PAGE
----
The City is calling on all Gold Coasters to do the right thing and stay safe on the roads, as restrictions continue to ease and children return to school.
Statistics revealed in the lead up to today’s ‘Fatality Free Friday’ show one in four Queenslanders admits to having taken more risks on the road since coronavirus restrictions were put in place.
Fatality Free Friday is Australia’s largest community-based road safety campaign run annually by the Australian Road Safety Foundation (ARSF) to raise road safety awareness.
Deputy Mayor Donna Gates said today’s road safety awareness initiative was timely given the return of schools across the state.
“Today is Fatality Free Friday and I want to remind everyone whether you are driving, riding or walking to pay attention to your surroundings,” she said.
“As restrictions continue to ease and students return to school, drivers are reminded to slow down and take care at all times and especially within school zones.
“I also want to encourage parents of school children to get on board with the City’s Active School Travel Program.
“This means if you have the option of walking, cycling or scootering to school, we encourage you to do so.
“Residents should also consider local park ‘n’ ride options, by parking away from the school and walking your child to the school gate.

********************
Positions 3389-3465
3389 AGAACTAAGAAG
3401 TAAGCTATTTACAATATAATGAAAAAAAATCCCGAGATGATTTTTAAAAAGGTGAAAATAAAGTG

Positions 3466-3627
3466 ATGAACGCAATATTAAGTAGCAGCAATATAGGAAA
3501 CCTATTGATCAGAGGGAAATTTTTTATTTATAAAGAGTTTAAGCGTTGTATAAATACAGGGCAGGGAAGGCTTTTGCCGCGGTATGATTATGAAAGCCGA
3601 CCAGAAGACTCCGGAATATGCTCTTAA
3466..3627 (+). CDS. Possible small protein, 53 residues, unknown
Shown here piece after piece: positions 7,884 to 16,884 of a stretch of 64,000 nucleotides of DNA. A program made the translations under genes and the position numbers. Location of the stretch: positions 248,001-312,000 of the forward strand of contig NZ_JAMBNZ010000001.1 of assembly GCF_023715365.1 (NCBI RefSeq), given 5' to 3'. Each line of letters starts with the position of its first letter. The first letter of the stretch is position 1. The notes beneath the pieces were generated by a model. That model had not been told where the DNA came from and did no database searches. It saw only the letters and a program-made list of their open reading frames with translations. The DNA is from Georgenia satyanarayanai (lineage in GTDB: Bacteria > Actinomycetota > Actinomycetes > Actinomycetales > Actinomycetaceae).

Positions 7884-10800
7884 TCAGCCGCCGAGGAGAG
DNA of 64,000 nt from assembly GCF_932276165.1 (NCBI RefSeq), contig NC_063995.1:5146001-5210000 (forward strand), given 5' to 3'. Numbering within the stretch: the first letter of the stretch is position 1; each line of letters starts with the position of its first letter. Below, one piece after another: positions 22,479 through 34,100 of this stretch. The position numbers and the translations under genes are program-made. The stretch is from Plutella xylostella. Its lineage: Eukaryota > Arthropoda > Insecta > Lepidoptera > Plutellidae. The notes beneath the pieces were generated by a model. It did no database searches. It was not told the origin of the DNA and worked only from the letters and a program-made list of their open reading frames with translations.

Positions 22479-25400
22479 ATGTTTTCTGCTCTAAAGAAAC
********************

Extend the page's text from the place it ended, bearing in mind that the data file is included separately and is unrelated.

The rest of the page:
“By adopting these healthier travel options, school traffic congestion has been reported to ease by up to 16 per cent – making school zones a much safer environment for all,” she said.
Queensland Police Service Chief Superintendent Mark Wheeler advised parents to familiarise themselves with new school pick-up and drop-off practices.
“I urge parents and guardians to familiarise themselves with the new school drop-off and pick-up practices in light of the COVID-19 restrictions and to obey the road rules around school zones, in particular the 40km/h speed zone,” he said.
“A reminder that this 40 kilometre speed zone is in place from 7am to 9am in the morning and again at 2pm and 4pm on school days around all Gold Coast schools.
“We will be coordinating traffic policing initiatives designed to reduce serious injury and fatal traffic crashes. These have commenced around school zones.”
Research published by the ARSF revealed Queenslanders are taking more risks on the roads since the implementation of coronavirus restrictions, including a 42 per cent increase in speeding – the highest in the country.
Whilst speeding is the most common risk taken by Queensland drivers during the pandemic, reports show an increase in residents using their mobile phones behind the wheel, running red lights or stop signs, and driving after a few drinks.